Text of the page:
A thaw slump.
Thaw slumps are the Arctic's version of landslides. They are usually found on steep slopes above bodies of water. Slumping occurs when slopes are undercut by wave or stream action and the soft soil collapses, creating a "thaw slump". This slumping may continue for a long period of time as the insulating layer of soil and peat is steadily stripped away. Melting can continue into the permafrost as the summer sun causes even more soil to slump. One measured slump has been observed slowly eating into the landscape at a rate of 1 km per decade!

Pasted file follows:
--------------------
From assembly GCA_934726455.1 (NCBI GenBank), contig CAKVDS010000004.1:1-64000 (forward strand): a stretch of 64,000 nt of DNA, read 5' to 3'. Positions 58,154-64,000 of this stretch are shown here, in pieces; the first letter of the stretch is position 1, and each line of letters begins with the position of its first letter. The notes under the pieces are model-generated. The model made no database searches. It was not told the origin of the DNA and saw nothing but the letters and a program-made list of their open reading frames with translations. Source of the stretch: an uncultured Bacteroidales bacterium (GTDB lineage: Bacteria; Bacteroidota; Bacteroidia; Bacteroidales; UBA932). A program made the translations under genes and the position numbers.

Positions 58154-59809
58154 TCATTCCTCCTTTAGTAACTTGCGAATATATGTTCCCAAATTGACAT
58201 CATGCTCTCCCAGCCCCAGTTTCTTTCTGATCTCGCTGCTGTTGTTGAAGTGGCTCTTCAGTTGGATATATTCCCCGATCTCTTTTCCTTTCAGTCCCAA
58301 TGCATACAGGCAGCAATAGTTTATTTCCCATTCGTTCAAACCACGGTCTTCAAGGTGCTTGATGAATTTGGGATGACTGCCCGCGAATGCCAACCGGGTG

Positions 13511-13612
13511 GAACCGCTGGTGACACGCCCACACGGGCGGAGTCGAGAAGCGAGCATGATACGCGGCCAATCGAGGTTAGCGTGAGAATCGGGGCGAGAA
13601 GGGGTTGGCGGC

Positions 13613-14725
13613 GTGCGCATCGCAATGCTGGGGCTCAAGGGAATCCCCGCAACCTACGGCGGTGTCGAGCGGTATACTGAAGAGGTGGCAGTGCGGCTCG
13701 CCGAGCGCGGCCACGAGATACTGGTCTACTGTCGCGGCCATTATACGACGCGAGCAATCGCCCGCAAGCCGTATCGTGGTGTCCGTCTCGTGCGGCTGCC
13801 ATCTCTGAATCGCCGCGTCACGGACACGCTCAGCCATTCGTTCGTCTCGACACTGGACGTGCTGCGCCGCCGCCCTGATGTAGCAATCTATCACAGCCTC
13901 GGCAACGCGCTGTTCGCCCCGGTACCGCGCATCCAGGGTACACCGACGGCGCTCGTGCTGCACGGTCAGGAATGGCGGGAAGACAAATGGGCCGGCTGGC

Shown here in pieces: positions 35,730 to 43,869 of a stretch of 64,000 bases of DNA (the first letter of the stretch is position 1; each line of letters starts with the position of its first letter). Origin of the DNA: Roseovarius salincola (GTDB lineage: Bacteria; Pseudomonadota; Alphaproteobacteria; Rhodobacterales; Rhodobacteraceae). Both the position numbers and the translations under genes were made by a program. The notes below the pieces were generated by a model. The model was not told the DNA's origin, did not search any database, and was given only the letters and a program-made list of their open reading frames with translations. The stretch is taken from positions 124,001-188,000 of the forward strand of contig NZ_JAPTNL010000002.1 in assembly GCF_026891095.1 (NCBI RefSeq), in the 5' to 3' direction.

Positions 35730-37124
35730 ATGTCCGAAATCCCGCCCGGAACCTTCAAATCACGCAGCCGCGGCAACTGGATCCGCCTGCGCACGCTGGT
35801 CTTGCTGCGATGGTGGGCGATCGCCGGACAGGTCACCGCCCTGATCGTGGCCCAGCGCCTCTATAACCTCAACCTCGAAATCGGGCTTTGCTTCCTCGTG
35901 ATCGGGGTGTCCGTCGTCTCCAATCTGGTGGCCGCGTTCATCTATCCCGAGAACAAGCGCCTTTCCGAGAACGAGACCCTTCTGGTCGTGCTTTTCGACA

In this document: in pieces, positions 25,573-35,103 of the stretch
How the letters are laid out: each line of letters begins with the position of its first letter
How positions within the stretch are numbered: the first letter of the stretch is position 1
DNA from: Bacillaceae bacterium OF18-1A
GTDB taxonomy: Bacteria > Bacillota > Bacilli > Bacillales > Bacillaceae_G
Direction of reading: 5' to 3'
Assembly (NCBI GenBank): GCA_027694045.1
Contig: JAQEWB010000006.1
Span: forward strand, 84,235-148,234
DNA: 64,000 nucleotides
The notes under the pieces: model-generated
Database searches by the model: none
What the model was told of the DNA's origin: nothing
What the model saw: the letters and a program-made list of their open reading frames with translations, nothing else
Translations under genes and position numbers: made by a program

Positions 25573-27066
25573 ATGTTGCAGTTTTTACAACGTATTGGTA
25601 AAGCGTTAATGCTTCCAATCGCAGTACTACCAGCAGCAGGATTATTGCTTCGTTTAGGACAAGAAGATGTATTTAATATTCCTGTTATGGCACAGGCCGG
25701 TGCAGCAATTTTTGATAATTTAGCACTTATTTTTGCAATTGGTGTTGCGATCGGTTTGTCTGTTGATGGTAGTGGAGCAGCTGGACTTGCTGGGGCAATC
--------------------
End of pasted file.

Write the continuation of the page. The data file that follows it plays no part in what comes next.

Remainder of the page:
Natural processes are not the only trigger for thaw slumps. Mini slumps may occur where vehicle tracks have dug into the fragile tundra landscape. This damage may take many years to heal.